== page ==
It’s kind of hard to think about the drought with all the rain we've been getting, but the drought is still effecting many home owners in Sacramento County.
A growing number of Birch trees are dying off and drought is the leading cause. Rancho Cordova home owner "Johnny B" lost a 25-year-old Birch in his front yard last year.
"Slowly over the past 3 years it started dying. I just couldn’t bring myself to cut it down because I liked it shape." said Johnny B.
The Grateful Dead fan spray painted his dead tree silver and decorated it to match other Grateful Dead themed ornaments in his lawn.
"I wanted to give it a new life." said Johnny B.
Turns out birch trees in Sacramento are "In need of a miracle". Kuldeep Sing is a tree expert with the Sacramento tree foundation and at one point the foundation gave home owners birch trees for free, but not anymore.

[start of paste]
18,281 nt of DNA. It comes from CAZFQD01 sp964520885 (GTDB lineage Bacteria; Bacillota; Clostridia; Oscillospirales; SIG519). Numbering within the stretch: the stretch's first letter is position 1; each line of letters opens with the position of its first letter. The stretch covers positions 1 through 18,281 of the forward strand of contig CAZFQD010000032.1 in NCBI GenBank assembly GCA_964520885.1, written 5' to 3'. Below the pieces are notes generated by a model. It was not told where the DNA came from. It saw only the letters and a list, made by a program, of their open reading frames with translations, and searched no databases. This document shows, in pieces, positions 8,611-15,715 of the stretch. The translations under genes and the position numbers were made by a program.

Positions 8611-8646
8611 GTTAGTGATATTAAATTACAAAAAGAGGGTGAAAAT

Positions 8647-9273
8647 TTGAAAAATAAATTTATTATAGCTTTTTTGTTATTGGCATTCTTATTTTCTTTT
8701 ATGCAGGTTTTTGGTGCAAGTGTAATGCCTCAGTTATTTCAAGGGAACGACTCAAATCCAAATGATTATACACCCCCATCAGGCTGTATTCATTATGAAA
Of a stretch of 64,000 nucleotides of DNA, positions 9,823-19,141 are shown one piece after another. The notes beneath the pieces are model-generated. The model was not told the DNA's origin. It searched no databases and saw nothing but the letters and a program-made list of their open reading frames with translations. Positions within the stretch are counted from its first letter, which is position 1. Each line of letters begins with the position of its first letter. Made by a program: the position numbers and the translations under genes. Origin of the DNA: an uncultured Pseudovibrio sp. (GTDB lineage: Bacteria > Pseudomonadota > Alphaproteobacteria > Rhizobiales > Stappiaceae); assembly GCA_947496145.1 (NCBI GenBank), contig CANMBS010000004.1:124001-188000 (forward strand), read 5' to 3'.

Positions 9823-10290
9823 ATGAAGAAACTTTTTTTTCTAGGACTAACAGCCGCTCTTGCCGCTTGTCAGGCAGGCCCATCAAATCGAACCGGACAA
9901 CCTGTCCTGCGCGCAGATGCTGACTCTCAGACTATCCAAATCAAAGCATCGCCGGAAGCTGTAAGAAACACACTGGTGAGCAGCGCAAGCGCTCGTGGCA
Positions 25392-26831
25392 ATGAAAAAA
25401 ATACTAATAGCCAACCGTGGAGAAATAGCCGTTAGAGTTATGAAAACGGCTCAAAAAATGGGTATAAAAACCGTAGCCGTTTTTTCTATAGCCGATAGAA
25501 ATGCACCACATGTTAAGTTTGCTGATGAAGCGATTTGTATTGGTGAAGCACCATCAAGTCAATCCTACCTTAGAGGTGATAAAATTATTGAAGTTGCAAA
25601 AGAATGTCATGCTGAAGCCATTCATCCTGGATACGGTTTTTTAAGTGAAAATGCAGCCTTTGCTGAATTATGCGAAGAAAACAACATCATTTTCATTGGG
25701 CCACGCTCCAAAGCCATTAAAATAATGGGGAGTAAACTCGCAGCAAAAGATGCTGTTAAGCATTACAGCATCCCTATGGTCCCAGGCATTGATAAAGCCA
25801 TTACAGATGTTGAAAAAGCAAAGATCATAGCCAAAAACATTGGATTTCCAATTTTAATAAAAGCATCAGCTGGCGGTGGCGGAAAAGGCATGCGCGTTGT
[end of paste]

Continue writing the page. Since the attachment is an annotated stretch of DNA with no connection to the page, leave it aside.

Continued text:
"Sacramento is a dry place and they require lots of water," said Sing.
Birch trees are not native to California. During the drought, many became susceptible to bugs and disease.
"Stress from the drought weekend the trees then the beetles follow and make holes through the bark." said Sing.
The foundation has seen water thirsty birch trees all over Sacramento dying in the past years.
Redwood trees are also dying off due to drought, recent rains may help the birch and redwood, but if they are to make it through the summer don't water your trees at the trunk. Soak the outer roots.
"The drip line is at the end of the branches. You should water 5 feet out from the trunk or further." said Sing.
Drought intolerant trees require a sort of “Box of Rain". Trees need a good watering twice a month. Johnny B lost his birch tree, but if you can handle one more grateful dead reference..."Every silver lining has a touch of grey." "The good news is, I don't have to water my dead tree." he said.
Sacramento tree foundation has a list of over 80 tree that they suggest you plant in your back yard. You can find that list on their website sactree.com
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